Rory’s Boys

11 August 2011

Making an auspicious literary debut this month is my friend Alan Clark, whose novel Rory’s Boys is a comic romp set in contemporary gay London.

Rory’s Boys is an amusing romp about life in gay London, through the eyes of his world-weary protagonist, Rory, a slightly priggish middle-aged Lothario. Told in a jaunty first-person narrative that’s half boastful flourish, half therapeutic confessional, Rory describes his various means of warding off his mid-life crisis through the accidental accrual of a surrogate family. Along the way, there’s a lot of gleefully described rough sex, some well-bred sneering at the shallowness of urban gay life, and bittersweet reflections on growing older.

As a protagonist, Rory is a complex and contradictory creation. He appears to embody all of the qualities of Mark Simpson’s metrosexual – an obsessive gymgoer with a pathological fixation on the flatness of his stomach, promiscuous to an Olympic level, and relentlessless self-consciousness about how he’s perceived. In the first few chapters, he prowls around like a tomcat, hooking up with strangers in saunas, gentlemen’s clubs and gar bars. He’s proud of his status as a top, which he equates with manliness, and often repulsed by the submissiveness of his sexual partners. Following in the footsteps of the disaffected gay heroes of Armistead Maupin and Edmund White, Rory is existentially at odds with himself – he loves his freedom from responsibility and the easy satisfaction of his desires, but his life feels weightless and lacking in purpose.

In the tradition of Dickens and Henry Fielding, Rory goes on a journey of discovery, covering some heavy emotional terrain. He learns some dirty little secrets about his family past, reconciles himself to his estranged family, falls in love with a young Arab doctor and experiences a devastating eleventh-hour loss. It’s serious stuff, but Clark keeps the tone light and jaunty, punctuating

also acquires a family of colorfully-drawn eccentrics, who provide the novel with much of its humour. There’s a salty Scottish boarding school matron, a geriatric lounge singer,  and a comely teenage Goth who fancies herself as a gardener. The “boys” of the title are a legion of well-heeled cravat wearing old Tory poofs who become the residents of a retirement home in Rory’s Brideshead-like family manor (the “boys” of the title) and who counsel Rory towards the gentler humanist virtues, of kindness, good humour, companionship and the blessings of good upholstery. He writes very amusingly about the uncomfortable co-existence between dark sexual fantasies and the fussy niceities of middle-class good taste to which so many gay men aspire. In a particularly funny sequence, Rory meets a troupe of leather queens, observing that most of them probably work in the soft furnishings department of John Lewis.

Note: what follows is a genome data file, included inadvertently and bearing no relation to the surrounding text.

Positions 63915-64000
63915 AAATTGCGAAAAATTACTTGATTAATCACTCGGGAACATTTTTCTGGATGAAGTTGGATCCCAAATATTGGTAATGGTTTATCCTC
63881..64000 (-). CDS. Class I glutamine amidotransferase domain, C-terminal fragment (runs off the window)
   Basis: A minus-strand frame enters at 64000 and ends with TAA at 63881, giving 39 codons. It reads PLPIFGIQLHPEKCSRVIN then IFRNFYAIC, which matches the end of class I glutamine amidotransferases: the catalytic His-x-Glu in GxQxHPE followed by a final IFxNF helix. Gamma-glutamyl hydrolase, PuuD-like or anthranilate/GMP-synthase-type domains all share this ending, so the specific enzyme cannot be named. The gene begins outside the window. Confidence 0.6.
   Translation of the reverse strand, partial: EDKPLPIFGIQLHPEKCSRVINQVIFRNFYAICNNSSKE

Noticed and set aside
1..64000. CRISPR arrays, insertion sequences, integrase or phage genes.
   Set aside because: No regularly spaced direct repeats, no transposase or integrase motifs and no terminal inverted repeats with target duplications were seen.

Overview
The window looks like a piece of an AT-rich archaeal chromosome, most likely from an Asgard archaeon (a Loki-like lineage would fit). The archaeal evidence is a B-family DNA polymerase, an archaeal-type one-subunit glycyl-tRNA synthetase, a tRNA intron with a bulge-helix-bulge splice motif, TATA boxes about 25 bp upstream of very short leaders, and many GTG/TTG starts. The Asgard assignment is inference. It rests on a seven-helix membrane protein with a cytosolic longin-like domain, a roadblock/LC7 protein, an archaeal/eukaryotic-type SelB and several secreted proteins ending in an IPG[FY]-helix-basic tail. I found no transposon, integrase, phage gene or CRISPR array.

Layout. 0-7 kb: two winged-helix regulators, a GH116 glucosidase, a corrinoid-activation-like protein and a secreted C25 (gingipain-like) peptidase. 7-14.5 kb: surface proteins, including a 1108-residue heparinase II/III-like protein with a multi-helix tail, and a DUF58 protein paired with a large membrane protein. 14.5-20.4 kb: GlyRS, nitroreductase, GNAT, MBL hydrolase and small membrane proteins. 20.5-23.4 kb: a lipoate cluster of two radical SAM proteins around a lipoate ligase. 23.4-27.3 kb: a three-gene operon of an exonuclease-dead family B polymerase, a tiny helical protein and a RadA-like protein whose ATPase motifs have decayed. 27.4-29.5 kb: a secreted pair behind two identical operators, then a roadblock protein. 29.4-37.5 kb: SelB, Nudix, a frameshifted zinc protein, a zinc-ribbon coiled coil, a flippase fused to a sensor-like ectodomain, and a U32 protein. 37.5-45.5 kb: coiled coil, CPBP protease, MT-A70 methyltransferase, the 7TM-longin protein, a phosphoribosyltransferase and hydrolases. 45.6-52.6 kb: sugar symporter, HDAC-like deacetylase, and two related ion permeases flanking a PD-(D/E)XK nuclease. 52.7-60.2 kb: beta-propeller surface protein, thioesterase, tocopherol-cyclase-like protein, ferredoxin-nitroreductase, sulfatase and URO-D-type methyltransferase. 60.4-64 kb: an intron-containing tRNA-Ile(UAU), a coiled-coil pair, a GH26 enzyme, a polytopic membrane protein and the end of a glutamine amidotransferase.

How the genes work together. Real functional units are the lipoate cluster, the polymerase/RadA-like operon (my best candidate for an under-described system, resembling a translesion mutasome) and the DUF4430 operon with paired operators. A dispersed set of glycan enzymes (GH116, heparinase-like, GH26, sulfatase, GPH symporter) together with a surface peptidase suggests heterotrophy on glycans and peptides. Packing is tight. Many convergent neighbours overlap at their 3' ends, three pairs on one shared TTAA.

In the end, Rory’s Boys doesn’t quite become the Vanity Fair-type satire that Alan seemed to have in mind. There are slightly too many plot twists for my liking, and the finale piles up incident and catastrophe in a way that’s slightly more contrived than it is charming. Sometimes the scaffolding of each character’s story arc shows too clearly, and the revelations of character and plot don’t sparkle quite as well as Rory’s acidly sketched observations of the first few chapters. In the finale, Alan plumps for sentiment over self-revelation, and goes easy on his protagonist. Rory’s perspective never really gets challenged, and many of his prejudices (especially his casual racial stereotyping of non-white men) pass by unchecked. And as is often the way with first-person narrative, the focus on Rory means that the secondary characters are reduced to comic sketches, providing wit and colour, but little depth. Rory ends the novel to some extent as clueless about other peoples’ motivations as he did when he began – even the married Asian lover he acquires is only ever seen as an exotic fantasy, rather than a flesh-and-blood person with needs independent of Rory’s cock.

It’s not a crime, of course, to become besotted with your own (autobiographically-inspired) protagonist, but I would have liked to have seen Alan work his material a bit harder and push the boundaries of his story a little more. As a debut novel, though, it’s all that it needs to be. I enjoyed Rory’s Boys’ lightness of touch, the well-made observations about modern gay sensibility, and the sheer pleasure of reading Alan jaunty, sharply observed prose. I feel very proud (and just a teeny bit jealous) of his success, and can’t wait for the “difficult second novel” that he’s promised me is soon to follow. Bravo, mon frere.


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